To all this we must add the assiduous collaboration between expert consultant in Lighting, Richard Kelly, and the architect Richard Neutra makes the architectural idea is reinforced by a
contemplating since its gestation a studied combination of artificial light sources. According to elly7, the
allows you to find the right character and comfort for each stay; the
it serves to emphasize and hierarchize the elements of the architectural scene; and the
—“play of brilliants”—,
places a series of flashes in a more figurative way. Although it has not been possible to determine the degree of intervention of Kelly in the Palm Springs house, it is nevertheless true that Neutra repeats many of the details tested with him in the previous lighting studies for the houses Lyndon (1943) or Miller (1937). ); namely, the indirect lighting of ceilings from the bottom upwards, the emphasis on certain walls bathed with greater intensity, the arrangement of continuous lines of fluorescence at the end of the cantilevered roofs on the outside of the house, and the placement of Certain spotlights in key positions such as the pool or after certain vegetable elements of the garden.
Obviously, Coderch, no matter how interested and attentive he was to Neutra’s contemporary work, has not yet managed to put these lighting resources into practice at the Catasús house – perhaps because 1956 is still too early to understand his artificial complexity – but uses very intentionally his best nighttime photo to represent his “modern” quality. We do not know exactly when Coderch could have seen for the first time that mythical photo of Neutra / Shulman’s “Desert House”, but its captivating visual appeal caused it to wander in the mind of the Catalan architect some time before that “objet trouvé”, printed in some magazine of the time, was interpreted in its own keys. In any case, the use of night photography since the mid-1950s confirms its decisive contribution as an informative tool of “the modern”, just at the time of the great take-off and widespread acceptance of modern architecture in Spain.
Rodrigo Almonacid [r-arquitectura] · PhD architect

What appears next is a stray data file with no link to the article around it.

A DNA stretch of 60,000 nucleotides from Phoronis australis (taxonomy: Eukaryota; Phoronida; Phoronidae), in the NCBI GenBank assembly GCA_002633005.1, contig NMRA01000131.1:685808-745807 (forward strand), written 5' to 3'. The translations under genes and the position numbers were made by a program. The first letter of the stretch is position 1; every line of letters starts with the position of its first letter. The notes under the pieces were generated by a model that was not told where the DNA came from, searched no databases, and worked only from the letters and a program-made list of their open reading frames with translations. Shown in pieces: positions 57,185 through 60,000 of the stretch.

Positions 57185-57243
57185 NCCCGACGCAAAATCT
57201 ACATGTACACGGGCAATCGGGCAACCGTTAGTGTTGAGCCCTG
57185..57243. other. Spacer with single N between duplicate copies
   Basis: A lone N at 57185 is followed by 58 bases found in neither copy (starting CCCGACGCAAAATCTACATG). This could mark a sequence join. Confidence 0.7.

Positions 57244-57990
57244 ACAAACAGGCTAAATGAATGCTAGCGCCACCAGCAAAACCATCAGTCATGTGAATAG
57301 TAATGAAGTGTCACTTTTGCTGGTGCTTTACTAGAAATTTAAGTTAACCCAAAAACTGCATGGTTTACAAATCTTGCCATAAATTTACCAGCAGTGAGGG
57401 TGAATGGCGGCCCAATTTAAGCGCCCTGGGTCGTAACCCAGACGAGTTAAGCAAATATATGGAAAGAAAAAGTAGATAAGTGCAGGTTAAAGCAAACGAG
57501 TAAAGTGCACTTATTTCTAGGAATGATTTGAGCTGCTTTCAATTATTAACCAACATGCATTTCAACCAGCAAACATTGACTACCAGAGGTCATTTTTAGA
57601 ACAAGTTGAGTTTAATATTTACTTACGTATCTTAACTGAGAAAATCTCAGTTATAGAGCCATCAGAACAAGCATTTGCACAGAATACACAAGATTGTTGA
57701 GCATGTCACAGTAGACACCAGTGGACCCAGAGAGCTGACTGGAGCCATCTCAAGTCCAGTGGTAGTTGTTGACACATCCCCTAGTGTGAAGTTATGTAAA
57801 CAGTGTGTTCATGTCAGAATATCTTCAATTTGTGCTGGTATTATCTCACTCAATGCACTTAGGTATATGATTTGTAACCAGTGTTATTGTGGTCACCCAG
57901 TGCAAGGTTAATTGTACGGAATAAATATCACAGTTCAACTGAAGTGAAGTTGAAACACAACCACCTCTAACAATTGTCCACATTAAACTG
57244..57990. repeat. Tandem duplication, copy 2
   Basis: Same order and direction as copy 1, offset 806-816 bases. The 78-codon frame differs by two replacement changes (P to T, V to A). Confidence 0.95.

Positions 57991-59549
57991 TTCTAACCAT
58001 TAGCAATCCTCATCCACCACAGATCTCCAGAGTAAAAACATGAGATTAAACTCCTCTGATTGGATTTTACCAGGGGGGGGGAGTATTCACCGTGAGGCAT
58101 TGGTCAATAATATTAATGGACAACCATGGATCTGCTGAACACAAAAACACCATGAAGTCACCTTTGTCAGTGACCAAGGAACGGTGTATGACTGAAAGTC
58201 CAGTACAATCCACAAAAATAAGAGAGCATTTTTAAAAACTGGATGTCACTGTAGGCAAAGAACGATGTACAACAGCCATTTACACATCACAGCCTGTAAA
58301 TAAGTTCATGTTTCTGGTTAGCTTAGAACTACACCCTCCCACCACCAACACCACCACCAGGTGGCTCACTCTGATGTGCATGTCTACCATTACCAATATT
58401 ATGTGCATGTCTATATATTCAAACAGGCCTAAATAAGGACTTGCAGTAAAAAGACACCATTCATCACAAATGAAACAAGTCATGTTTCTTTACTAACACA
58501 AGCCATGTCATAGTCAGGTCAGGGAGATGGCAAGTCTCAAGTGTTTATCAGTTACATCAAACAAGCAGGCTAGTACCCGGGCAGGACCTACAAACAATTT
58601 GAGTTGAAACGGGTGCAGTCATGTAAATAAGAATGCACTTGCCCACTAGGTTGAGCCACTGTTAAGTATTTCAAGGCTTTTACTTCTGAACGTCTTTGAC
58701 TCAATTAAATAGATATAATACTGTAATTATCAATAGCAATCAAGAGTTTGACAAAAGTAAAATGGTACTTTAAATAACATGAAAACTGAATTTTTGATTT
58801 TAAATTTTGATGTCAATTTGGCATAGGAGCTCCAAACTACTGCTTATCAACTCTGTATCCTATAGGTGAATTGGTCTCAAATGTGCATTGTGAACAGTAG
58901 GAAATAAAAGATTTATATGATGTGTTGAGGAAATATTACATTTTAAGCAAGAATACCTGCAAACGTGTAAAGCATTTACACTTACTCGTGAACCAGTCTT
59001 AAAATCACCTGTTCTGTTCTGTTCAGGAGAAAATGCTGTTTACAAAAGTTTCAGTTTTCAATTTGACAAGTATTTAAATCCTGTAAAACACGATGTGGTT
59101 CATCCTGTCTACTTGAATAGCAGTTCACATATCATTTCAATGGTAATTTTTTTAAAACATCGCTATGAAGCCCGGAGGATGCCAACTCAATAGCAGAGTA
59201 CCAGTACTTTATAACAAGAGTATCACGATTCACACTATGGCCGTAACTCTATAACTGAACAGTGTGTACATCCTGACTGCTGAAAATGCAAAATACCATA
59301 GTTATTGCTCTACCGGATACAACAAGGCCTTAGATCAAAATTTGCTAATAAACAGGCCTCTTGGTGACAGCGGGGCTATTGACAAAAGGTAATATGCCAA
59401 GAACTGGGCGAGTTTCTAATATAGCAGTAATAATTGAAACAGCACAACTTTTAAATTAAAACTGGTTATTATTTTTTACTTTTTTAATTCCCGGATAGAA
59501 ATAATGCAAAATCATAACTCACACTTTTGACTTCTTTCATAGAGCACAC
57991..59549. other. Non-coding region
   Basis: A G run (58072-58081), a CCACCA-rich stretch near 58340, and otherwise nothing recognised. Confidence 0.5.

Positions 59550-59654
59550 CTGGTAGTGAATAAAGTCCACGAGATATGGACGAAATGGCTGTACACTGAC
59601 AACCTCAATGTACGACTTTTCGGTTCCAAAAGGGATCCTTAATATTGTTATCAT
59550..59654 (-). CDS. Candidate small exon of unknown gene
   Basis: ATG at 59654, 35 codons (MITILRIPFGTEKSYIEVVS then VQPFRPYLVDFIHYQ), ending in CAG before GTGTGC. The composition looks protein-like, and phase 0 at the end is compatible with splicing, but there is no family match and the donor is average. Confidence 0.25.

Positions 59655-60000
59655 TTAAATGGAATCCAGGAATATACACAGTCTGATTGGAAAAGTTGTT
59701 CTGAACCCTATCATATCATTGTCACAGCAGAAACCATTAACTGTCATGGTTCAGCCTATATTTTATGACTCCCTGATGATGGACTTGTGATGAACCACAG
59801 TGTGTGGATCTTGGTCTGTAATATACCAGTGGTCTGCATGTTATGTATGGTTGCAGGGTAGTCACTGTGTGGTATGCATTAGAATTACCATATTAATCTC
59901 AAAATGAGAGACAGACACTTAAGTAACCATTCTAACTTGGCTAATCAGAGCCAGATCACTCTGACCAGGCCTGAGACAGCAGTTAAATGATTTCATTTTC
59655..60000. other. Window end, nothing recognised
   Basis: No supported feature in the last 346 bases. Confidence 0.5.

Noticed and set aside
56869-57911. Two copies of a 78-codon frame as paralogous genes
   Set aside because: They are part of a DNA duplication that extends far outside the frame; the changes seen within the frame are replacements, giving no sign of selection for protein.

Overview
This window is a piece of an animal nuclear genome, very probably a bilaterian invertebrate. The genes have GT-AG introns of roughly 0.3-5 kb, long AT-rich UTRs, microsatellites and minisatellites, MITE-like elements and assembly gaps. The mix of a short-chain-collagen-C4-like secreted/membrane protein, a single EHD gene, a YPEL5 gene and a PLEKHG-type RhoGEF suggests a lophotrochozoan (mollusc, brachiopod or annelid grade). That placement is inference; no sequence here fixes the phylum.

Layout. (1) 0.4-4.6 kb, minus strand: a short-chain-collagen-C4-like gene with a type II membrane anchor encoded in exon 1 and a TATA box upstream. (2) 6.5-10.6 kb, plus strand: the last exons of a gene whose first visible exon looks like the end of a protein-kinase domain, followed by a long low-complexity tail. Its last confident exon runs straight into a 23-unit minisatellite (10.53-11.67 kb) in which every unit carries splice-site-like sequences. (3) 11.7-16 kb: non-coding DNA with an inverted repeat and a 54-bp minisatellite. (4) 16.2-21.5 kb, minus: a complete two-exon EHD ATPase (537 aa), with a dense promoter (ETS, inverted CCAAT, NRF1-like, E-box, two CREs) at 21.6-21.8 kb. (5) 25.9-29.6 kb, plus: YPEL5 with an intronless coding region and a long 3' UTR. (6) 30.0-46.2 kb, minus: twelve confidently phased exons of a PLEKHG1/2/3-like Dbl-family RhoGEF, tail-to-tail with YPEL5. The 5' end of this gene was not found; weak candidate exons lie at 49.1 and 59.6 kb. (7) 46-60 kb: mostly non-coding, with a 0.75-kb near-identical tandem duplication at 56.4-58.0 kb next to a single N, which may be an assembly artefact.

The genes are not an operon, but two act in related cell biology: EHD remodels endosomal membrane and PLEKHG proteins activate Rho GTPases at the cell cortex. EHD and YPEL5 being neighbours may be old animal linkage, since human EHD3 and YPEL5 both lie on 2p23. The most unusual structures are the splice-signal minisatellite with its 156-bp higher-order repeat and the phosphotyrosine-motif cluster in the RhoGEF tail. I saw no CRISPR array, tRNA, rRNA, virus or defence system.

Valladolid. September 2018
1 NIEDENTHAL, Simon: “Glamourized Houses: Neutra, Photography, and the Kaufmann House”, Journal of Architectural Education (1984-), vol.47, n.2, Blackwell Publishing – Association of Collegiate Schools of Architecture, noviembre de 1993, pp. 101-112. Véase extracto de entrevista a J. Shulman (p.102, nota 11).
2 DÍEZ BARREÑADA, Rafael: Coderch: variaciones sobre una casa. Barcelona: Fundación Caja de Arquitectos, colección ‘Arquíthesis’ n.12, 2002.
5 MULARD, Claudine: “Les Case Study Houses et le cas Shulman”, L’Architecture d’aujourd’hui, n.353, julio-agosto 2004, p.58. Citado en: DIEZ, Daniel: “Objetivo moderno. La fotografía de Julius Shulman y la construcción de la imagen de la arquitectura del sur de California”, Revista Indexada de Textos Académicos (rita_), n.2, octubre 2014, p.64.
6 We use the term “glamorous” in relation to the fact that the first time the photo of Shulman was published to disclose the Kaufmann house was in Life magazine (April 1949), and it did so by illustrating an article entitled “Glamourized Houses” and which S. Niedenthal uses in part for the title of his article (see note 1).
7 NEUMANN, Dietrich: “Theatre, Lights, and Architecture”. En: NEUMANN, D. (ed.): The Structure of Light. Richard Kelly and the Illumination of Modern Architecture. New Haven-London: Yale University Press, 2010, p. 31-32.
Excerpt from the full article titled: “Night photography of architecture, iconic disclosure tool of the first modern works in post-war Spain” (2018). Accessible in academia.edu